Tech news roundup – 14/05/2014

Aaaand I’m already late the party. I was in Amsterdam yesterday attending a meeting so I didn’t have the time or the Wi-Fi to get a good tech news roundup in.

At any rate I hope you haven’t missed me too much and are ready to dive into some choice news!

Samsung have made a bit of a blunder in revealing the specs and looks of their new tablet the Galaxy Tab 6 in a filing to the FCC in the US.

Facebook has said that it wants to open an office in China despite the company’s social network being banned in the country since 2009.

In a landmark ruling, search engines in Europe will be liable for the data that is shown by their results. Google has been successfully brought to court over failing to remove a man’s credentials.

As always, here’s the rest:

Samsung Galaxy S Tab specs revealed in FFC filing

Apple WWDC 2014: iOS 8, iWatch and OS X 10.10

Security being left in the dust amidst rising cloud adoption

AWS adds professional exams to cloud certification scheme

OpenStack Marketplace aims to clear up open-source confusion

Facebook wants to open an office in China by 2015

Office iPad apps top 27m downloads in 6 weeks

Box to light up General Electric with cloud collaboration

Google has to delete private data, says EU court

Samsung Galaxy S5 ships 10 million units in 25 days

IBM CEO outlines 10-year growth plan for Big Blue

Amazon CTO: focus on the customer to aid cloud adoption

Heartbleed bug still a threat after flawed patches

Apple iPhone 6 release set for August?

Data breach leaves Bitly accounts compromised

Met Police to trial body cameras

Apple waves goodbye to US sales head and PR chief

Is Microsoft planning a smartwatch?


Wednesday technews roundup – 07/05/14

It’s been a while since I did one of these!

But now I’m back with some lovely fresh news for all of you who look to WordPress (and me) for what’s going on in tech.

I’ll hopefully be doing these every Wednesday to keep everyone informed, since it seems to be when the news really peaks for us in the office.

So, without further ado, here we go!

HP have announced their new Helion portfolio, offering enterprise customers an open source solution to their cloud management whilst also protecting them from indemnity.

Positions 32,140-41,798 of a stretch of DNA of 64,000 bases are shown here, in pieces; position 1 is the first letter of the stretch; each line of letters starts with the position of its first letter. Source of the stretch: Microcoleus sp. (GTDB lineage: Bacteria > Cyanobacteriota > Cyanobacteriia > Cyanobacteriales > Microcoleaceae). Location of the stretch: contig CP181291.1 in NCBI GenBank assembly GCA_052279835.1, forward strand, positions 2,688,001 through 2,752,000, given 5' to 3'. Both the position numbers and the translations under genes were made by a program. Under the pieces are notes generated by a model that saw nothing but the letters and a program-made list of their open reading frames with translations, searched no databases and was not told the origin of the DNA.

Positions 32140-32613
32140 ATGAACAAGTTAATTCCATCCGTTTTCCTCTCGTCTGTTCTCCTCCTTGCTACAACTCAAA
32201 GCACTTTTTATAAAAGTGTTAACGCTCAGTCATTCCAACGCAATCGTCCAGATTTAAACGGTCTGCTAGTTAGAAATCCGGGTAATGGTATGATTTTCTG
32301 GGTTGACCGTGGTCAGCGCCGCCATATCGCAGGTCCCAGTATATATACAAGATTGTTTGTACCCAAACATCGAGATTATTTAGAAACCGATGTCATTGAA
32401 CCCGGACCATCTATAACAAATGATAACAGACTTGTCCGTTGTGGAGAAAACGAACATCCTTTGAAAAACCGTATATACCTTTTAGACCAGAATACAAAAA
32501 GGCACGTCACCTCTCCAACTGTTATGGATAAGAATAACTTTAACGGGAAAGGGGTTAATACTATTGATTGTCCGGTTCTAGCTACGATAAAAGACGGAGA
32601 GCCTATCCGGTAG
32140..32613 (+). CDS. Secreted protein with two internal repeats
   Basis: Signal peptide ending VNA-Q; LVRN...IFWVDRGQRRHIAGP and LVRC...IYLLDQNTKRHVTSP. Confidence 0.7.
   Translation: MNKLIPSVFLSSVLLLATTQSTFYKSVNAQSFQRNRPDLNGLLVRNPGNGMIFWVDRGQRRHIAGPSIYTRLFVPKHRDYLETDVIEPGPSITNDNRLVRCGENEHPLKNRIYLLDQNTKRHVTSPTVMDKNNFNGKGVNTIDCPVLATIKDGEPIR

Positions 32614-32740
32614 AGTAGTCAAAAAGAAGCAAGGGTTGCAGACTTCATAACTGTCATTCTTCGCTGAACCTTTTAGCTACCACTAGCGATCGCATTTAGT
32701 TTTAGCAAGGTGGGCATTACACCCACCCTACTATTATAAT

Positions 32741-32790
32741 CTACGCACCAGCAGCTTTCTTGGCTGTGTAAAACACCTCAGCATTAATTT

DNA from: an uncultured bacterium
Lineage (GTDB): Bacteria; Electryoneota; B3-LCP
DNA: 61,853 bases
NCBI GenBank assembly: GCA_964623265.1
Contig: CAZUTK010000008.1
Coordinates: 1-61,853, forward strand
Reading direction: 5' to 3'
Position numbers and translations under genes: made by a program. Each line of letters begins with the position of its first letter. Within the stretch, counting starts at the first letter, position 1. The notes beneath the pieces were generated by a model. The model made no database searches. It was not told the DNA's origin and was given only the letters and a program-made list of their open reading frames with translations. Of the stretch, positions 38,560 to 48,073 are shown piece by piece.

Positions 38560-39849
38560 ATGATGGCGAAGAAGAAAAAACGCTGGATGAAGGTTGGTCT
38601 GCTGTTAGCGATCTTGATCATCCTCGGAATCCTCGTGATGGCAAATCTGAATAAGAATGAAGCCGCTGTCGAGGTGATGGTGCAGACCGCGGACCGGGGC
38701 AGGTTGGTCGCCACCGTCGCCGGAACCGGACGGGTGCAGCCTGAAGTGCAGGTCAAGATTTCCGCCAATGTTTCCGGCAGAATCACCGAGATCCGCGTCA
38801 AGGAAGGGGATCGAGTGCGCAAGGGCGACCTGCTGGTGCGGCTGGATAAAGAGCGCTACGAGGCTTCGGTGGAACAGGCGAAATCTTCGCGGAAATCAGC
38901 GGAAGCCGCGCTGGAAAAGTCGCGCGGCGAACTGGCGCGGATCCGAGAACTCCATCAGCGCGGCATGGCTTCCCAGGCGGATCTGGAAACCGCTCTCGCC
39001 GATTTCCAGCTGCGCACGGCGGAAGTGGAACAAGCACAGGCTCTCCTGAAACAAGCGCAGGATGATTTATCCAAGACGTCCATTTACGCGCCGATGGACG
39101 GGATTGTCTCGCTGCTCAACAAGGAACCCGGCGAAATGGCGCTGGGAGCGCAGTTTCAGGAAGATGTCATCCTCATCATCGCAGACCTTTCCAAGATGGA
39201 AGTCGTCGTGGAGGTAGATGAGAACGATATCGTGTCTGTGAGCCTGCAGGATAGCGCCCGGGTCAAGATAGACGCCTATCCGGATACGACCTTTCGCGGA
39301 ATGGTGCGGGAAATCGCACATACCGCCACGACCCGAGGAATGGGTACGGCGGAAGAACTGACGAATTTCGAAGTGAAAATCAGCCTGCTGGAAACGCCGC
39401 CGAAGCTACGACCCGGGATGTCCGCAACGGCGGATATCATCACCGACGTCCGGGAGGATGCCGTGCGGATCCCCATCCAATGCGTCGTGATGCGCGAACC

On the weirder side of cloud, spreadsheets hosted in it are being used to track Mexican immigrants and pregnant goats.

Google has caused a bit of a stir as emails have emerged detailing that they may have been a bit more friendly with the NSA than they claimed.

As always, here’s the lot, below:

HP backs open source cloud computing with Helion launch

Immigrants and goats tracked by cloud-based spreadsheets

Controversial copyright firm sets sights on UK

Cloud storage users accidentally leak vital data

Leaked emails show NSA’s close ties with Google

Oculus Rift headset trialled by Norwegian army

Companies confused by cloud security with encryption on the rise

AMD banks on ARM & x86 merger with Project SkyBridge

Symantec: “Anti-virus software is no moneymaker”

US court orders cloud providers to hand over customer data

Tesco to follow-up Hudl success with Samsung Galaxy S5 “challenger”

OneNote for Mac & iPhone receives functionality boost

Apple, Google & Microsoft set to notify users of government data requests

Apple headphones to feature health monitors in future?

Almost one-fifth of UK theft leads to data loss

“Dark Wallet” bitcoin software aims to keep users anonymous

Drop in data breach fines despite uptick in security leaks

Microsoft reinforces commitment to UK start-ups

Some form of tech roundup!

I’m really losing track of what, who, when or where my news is! My life has been a whirlwind of half-days, trips to London and interviews! The good news is that I have now attained another freelance position at the very snazzy ITProPortal, so effectively my new output will double! On top of that I have a second-stage interview next week with the IT powerhouses of ITPro and CloudPro, where hopefully I can wow them with my tiny blog statistics and (ahem) wit.

This week, last week’s and everything in between roundup will be a slap dash affair I’m afraid, even more so as I’m doing it on a Thursday instead of a Friday, when I should really be doing it!

So what do we have? Tumblr has ramped up security on its site with two-stage authentication, while Google and AWS battle it out in the competition to see who can cut cloud prices the furthest. Facebook, Paypal and Ashton Kutcher (?!) have all invested in a secretive AI firm, while employees are going against company wishes to use commercial cloud services.